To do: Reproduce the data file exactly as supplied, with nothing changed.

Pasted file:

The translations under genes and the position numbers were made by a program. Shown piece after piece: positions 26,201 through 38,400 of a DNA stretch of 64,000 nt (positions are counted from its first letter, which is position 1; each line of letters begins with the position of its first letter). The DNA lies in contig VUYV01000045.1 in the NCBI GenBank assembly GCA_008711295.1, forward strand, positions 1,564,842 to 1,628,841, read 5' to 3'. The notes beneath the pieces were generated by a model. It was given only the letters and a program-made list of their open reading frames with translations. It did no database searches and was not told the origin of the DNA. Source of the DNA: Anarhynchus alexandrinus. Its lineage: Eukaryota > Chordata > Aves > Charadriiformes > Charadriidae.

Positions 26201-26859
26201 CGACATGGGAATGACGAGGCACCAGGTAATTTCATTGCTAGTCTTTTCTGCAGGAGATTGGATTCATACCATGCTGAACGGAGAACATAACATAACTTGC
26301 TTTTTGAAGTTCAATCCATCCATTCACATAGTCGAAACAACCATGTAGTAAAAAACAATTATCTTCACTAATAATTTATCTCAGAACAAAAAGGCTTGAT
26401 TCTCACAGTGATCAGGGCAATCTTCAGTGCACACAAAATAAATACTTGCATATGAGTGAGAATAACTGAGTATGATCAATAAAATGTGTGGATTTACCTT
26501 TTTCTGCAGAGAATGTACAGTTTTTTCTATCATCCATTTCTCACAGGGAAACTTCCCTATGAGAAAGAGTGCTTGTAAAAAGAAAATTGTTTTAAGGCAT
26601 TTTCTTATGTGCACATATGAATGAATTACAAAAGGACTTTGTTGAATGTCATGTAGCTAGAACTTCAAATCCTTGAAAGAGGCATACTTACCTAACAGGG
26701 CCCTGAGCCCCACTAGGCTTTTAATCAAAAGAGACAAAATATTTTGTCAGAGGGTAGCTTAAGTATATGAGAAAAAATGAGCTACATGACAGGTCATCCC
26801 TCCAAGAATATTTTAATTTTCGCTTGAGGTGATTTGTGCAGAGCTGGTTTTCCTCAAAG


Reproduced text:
The translations under genes and the position numbers were made by a program. Shown piece after piece: positions 26,201 through 38,400 of a DNA stretch of 64,000 nt (positions are counted from its first letter, which is position 1; each line of letters begins with the position of its first letter). The DNA lies in contig VUYV01000045.1 in the NCBI GenBank assembly GCA_008711295.1, forward strand, positions 1,564,842 to 1,628,841, read 5' to 3'. The notes beneath the pieces were generated by a model. It was given only the letters and a program-made list of their open reading frames with translations. It did no database searches and was not told the origin of the DNA. Source of the DNA: Anarhynchus alexandrinus. Its lineage: Eukaryota > Chordata > Aves > Charadriiformes > Charadriidae.

Positions 26201-26859
26201 CGACATGGGAATGACGAGGCACCAGGTAATTTCATTGCTAGTCTTTTCTGCAGGAGATTGGATTCATACCATGCTGAACGGAGAACATAACATAACTTGC
26301 TTTTTGAAGTTCAATCCATCCATTCACATAGTCGAAACAACCATGTAGTAAAAAACAATTATCTTCACTAATAATTTATCTCAGAACAAAAAGGCTTGAT
26401 TCTCACAGTGATCAGGGCAATCTTCAGTGCACACAAAATAAATACTTGCATATGAGTGAGAATAACTGAGTATGATCAATAAAATGTGTGGATTTACCTT
26501 TTTCTGCAGAGAATGTACAGTTTTTTCTATCATCCATTTCTCACAGGGAAACTTCCCTATGAGAAAGAGTGCTTGTAAAAAGAAAATTGTTTTAAGGCAT
26601 TTTCTTATGTGCACATATGAATGAATTACAAAAGGACTTTGTTGAATGTCATGTAGCTAGAACTTCAAATCCTTGAAAGAGGCATACTTACCTAACAGGG
26701 CCCTGAGCCCCACTAGGCTTTTAATCAAAAGAGACAAAATATTTTGTCAGAGGGTAGCTTAAGTATATGAGAAAAAATGAGCTACATGACAGGTCATCCC
26801 TCCAAGAATATTTTAATTTTCGCTTGAGGTGATTTGTGCAGAGCTGGTTTTCCTCAAAG